Will Self-Driving Cars Change Moral Decision-Making?
It’s time to separate science fact from science fiction about self-driving cars
Irish writer and playwright John Waters has a recent piece in First Things, “Algorithm Religion,” bemoaning the moral implications of ceding our choices to ever-more-sophisticated algorithms, such as those that will presumably guide autonomous cars.
He starts by imagining a scenario in 2032, when fully autonomous cars are a reality. It’s not new; it’s a replay of the “trolley problem” from your college ethics course: A trolley is hurtling down a track toward five people who are tied to the track ahead. A switchman who spots them can flip a switch that will divert the trolley. Alas, there’s a person on that track who would be killed if he flips the switch. So what should the switchman do? If he does nothing, five people will die. If he pulls the switch, he will save the five, but kill one person who would otherwise have lived.
In Waters’ version, a self-driving car must “choose” between a young child and an old man. The car, presumably using utilitarian logic, opts to take out the old man.
By itself, it’s hard to see how Waters presents a new scenario. Surely the dilemma — however we resolve it — is simply transferred to whomever programmed the car. Just as the trolley problem would present a choice for a driver in real time, so too would it present a choice for the programmer ahead of time. Right?
Waters doesn’t think so:
Self-driving vehicles are an example of a new category of machine, in that they have access to public thoroughfares on much the same basis as humans: without constraint of track or rail — hence “autonomous.” Computer-generated movement of machines is a brave initiative for all kind of reasons, and will necessitate radical changes in laws and cultural apprehension.
His argument isn’t explicit. However, if I understand his thinking, he sees something sinister in the algorithms used in such technology because they are (and presumably will be) the product of machine learning rather than old-fashioned programming. As a result, they will be, at least in part, “opaque” and “indescribable.” That is, all their details won’t be written by moral agents such as programmers. Some of their rules will emerge, bottom up, through an iterative statistical process. So, he fears a time in the near future when
We will leave it to the computers to decide, and won’t understand or seek to understand the underlying logics being applied. Self-driving cars, though safer in many respects, will become inscrutable to users, pedestrians, and other adjacent humans.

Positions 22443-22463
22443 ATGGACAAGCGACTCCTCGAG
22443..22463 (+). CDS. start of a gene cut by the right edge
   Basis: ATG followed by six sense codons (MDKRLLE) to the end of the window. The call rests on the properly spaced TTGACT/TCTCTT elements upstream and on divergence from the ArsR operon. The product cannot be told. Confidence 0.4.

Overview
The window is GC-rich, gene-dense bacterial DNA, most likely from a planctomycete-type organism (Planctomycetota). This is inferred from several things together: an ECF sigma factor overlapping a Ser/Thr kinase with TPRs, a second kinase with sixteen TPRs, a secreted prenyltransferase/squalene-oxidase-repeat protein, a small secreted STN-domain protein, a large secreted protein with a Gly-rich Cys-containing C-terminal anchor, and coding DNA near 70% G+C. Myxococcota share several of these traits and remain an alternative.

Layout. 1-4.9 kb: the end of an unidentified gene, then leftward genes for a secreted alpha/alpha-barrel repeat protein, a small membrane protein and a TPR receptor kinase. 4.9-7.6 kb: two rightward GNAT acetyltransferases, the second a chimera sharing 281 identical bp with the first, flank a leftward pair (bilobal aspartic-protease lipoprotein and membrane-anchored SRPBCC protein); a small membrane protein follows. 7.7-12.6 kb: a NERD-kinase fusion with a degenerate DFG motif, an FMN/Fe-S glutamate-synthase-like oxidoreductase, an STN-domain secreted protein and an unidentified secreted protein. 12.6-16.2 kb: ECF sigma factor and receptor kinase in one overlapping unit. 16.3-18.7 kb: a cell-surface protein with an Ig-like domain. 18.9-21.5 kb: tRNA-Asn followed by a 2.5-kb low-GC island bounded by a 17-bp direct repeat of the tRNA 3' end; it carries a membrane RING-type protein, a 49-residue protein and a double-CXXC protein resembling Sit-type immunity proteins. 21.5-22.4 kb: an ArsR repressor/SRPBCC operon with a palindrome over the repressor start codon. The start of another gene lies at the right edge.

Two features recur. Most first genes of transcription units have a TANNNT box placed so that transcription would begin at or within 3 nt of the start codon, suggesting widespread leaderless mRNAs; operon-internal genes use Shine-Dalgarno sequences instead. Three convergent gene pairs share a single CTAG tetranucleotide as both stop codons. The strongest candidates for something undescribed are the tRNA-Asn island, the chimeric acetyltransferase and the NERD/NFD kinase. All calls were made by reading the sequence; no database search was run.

He warns of a time, not so far away, when we might have to grant moral discretion to the opaque algorithms, just as Christians now grant to the all-knowing but often inscrutable decrees of God.
This is overblown. It’s clear that Waters — who some years ago confessed to being a “Luddite” — is taking his cues from of a couple of other writers. One is a catastrophist and the other is a techno-utopian.
Based as it is on such third-hand knowledge, Water’s piece is a member of that species of conservative commentary that naively accepts hype and then responds to it, rather than questioning the hype itself. In particular, he fails to separate science fact from science fiction with respect to algorithms and autonomous cars.
Water assumes that fully autonomous cars are right around the corner, indeed, are a “virtual … certainty, perhaps within a decade.” If you read Mind Matters, you know that that claim is justifiably disputed. What’s more likely in the near term is that our cars will take on more and more “automated’ features that augment our own roles as drivers, without replacing us full stop.
But let’s assume that soon we will all be passengers in cars that we used to drive. Even so, the mere possibility of error is hardly a serious moral quandary. If autonomous cars are, on balance, less lethal than the arrangement we have now, that would be an improvement. It hardly makes one a utilitarian to say so.
In any case, it just doesn’t follow, as Waters muses, that we will find ourselves in a world “in which there is no recourse to justice, reckoning, or even satisfactory closure after algorithms cause death or serious injury.”
On the contrary, much the same tort and negligence laws would apply, other things being equal, to “self-driving” cars in 2032 as apply to a 2019 Honda Odyssey or, for that matter, to a Samsung refrigerator. Machine learning or not, human choices and design will be all over the technology and will be just as subject to moral scrutiny as they are now. No jury in a tort case 13 years from now will be moved by a Waymo attorney who argues that “the algorithm will do what the algorithm will do.”
But what if these “self-driving” cars find themselves with trolley problems from time to time? So what? How will the moral situation be different than if the car had a live human driver? The main difference is that the outcome could be subject to simulation, assessment, and the moral judgment of engineers ahead of time, rather than being subject to the panic of a human driver who scarcely has time to think. In other words, the outcome could be subject to some moral judgment, however imperfect. And again, surely that is an improvement.
Waters sees a problem here because he has been led astray by academics who assume that strong AI that can think consciously for itself is bound to emerge. They muse about algorithms and machines that somehow become “artificial moral agents.” That’s a myth. Waters’ rhetorical gifts would be better served by a bit less Luddism and bit more skepticism.
Jay Richards is the Executive Editor of The Stream, an Assistant Research Professor in the School of Business and Economics at The Catholic University of America, and a Senior Fellow at the Discovery Institute.